Here’s what space toilets can teach us about finding signs of alien life

Waste flushed from space shuttle simulates the plumes of icy moons, one scientist suggests


SPACE SPEW  The same process that forces water out of flushed toilets on the space shuttle also applies to the gushing vents on Saturn’s moon Enceladus (shown).

SSI/JPL/NASA, Emily Lakdawalla (mosaic)

The search for life may get an assist from the call of nature. Astronomers can learn how to study the plumes of subsurface ocean water spewing from icy moons like Saturn’s Enceladus from an unlikely source: Space toilets.

Future spacecraft might scoop up samples of Enceladus’ plumes. Figuring out what to expect is tricky: It’s hard to replicate the plumes in Earth-based labs. But astronauts have already done natural experiments in venting water to space, Ralph Lorenz, a planetary scientist at Johns Hopkins University, pointed out October 17 at an American Astronomical Society meeting in Provo, Utah.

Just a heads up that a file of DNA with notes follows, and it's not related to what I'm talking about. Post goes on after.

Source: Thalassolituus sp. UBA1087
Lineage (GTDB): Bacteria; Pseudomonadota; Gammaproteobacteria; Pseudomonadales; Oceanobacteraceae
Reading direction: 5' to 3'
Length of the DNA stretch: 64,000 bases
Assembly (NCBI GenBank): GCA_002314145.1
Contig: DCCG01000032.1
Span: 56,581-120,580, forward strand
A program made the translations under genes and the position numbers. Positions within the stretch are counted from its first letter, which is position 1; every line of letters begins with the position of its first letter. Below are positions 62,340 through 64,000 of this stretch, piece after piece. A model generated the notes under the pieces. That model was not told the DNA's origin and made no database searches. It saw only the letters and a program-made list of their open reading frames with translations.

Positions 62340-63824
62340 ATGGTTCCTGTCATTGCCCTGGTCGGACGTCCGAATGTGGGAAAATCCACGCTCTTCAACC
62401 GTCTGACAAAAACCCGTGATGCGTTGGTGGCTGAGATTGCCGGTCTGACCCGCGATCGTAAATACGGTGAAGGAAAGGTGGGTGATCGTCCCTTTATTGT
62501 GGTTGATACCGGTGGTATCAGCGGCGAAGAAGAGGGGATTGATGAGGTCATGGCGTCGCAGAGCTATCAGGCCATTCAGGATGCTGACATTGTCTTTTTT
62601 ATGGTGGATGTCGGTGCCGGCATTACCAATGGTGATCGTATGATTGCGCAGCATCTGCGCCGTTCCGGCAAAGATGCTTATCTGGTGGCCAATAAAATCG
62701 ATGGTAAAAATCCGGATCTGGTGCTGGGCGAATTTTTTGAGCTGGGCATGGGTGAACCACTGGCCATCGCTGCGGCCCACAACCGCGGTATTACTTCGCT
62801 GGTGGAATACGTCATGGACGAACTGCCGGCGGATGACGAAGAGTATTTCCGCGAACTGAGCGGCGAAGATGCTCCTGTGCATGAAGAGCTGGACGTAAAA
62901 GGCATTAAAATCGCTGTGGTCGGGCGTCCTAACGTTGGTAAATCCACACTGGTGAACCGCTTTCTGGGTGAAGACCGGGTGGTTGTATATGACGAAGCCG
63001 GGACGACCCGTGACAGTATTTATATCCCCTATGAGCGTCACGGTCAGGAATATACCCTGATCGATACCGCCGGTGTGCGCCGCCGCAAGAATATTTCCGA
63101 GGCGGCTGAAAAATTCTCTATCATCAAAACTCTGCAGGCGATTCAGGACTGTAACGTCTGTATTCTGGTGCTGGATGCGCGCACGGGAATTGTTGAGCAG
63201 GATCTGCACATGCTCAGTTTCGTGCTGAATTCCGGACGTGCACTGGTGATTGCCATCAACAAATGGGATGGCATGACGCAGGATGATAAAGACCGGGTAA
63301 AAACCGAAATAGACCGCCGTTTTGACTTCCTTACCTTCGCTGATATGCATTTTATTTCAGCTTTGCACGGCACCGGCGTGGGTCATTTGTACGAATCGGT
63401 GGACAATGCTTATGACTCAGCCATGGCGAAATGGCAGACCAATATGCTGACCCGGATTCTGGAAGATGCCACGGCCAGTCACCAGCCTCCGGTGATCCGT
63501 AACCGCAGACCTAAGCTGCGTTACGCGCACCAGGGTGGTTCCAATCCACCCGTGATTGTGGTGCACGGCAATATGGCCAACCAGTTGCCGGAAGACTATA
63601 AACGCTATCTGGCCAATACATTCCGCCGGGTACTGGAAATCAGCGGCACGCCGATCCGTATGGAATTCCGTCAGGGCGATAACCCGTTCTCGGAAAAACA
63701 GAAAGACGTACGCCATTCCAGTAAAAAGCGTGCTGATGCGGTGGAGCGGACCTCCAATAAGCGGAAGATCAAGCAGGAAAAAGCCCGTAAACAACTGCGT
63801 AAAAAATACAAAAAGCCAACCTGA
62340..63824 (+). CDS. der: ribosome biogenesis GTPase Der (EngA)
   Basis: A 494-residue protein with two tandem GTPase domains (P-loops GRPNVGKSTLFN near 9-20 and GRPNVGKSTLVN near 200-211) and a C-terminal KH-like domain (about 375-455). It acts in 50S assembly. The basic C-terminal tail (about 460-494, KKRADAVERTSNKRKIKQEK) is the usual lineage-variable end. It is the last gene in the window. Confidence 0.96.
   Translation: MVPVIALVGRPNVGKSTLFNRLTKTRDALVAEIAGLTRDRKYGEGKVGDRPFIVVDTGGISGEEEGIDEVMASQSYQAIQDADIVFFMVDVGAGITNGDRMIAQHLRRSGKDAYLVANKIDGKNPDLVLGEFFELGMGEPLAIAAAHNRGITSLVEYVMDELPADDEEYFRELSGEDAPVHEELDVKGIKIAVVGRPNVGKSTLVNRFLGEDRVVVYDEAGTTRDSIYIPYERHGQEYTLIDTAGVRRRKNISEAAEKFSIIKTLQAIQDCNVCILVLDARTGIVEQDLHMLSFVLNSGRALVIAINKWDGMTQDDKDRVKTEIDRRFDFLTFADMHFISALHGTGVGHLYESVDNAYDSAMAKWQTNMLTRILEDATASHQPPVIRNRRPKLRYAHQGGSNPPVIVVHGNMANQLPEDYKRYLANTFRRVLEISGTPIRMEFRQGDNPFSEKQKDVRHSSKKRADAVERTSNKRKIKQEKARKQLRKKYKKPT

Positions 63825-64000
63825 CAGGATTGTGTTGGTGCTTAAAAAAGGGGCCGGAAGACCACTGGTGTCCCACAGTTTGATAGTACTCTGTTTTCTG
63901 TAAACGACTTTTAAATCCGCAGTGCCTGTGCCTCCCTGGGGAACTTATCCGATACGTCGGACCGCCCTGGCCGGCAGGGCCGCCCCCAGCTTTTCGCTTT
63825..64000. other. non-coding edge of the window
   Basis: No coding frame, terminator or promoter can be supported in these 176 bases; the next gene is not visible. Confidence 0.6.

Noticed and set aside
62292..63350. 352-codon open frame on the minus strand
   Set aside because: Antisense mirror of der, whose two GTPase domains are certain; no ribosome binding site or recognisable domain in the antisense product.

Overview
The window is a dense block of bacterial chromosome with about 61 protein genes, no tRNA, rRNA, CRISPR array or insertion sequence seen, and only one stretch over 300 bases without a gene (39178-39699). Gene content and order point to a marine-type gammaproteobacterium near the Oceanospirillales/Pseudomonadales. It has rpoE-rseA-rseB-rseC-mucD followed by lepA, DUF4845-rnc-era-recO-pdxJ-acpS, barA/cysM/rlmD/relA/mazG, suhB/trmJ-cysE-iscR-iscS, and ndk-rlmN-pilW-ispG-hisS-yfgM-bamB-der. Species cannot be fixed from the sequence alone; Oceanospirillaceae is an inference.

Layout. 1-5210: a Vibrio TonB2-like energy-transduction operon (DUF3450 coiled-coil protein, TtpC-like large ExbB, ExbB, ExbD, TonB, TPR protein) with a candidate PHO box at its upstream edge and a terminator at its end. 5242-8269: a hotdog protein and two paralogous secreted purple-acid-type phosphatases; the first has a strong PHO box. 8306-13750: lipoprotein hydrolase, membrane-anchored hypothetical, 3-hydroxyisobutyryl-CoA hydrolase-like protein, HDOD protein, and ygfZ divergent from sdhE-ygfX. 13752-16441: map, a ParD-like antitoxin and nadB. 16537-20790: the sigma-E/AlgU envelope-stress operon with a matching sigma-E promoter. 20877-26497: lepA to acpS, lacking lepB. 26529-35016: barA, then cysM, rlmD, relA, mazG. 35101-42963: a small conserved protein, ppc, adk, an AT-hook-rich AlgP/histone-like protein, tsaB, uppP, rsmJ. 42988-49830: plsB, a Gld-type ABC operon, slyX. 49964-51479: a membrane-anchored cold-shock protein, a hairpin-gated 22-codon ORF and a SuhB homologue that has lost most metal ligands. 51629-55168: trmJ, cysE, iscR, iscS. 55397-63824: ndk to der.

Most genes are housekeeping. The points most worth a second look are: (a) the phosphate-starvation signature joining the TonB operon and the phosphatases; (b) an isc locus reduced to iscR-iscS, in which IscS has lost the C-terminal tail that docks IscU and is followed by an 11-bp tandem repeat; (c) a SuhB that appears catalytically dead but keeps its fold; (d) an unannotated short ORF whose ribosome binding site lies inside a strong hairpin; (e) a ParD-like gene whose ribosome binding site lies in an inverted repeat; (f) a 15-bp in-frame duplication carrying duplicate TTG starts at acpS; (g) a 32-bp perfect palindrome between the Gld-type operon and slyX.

Candid discussions of space waste are scarce in the scientific literature. “It’s very hard to find this stuff written down,” says Lorenz, who is designing future missions to Saturn’s moons. “I don’t know if the human spaceflight community is squeamish about it.”

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KNOCK IT OFF An ice crystal that formed from venting fuel cells during the first flight of the space shuttle Discovery in 1984 grew so long it had to be knocked off with a robotic arm. NASA

But there are clues. For instance, during the 1984 flight of the space shuttle Discovery, a 60-centimeter icicle grew from a fuel cell vent. That process could hint at how big ice particles in plumes can grow.

And dents on the Japanese Space Flyer Unit, retrieved from orbit by the space shuttle Endeavour in 1996, revealed traces of phosphorus and sulfur. Those may have been from urine ice particles flushed from Endeavour that rained on the spacecraft, an analysis published in 2000 in Advances in Space Research suggested. That might be good news for finding biosignatures at Enceladus — molecules associated with life could be preserved in ice from the plumes.

Lisa Grossman is the astronomy writer. She has a degree in astronomy from Cornell University and a graduate certificate in science writing from University of California, Santa Cruz. She lives near Boston.

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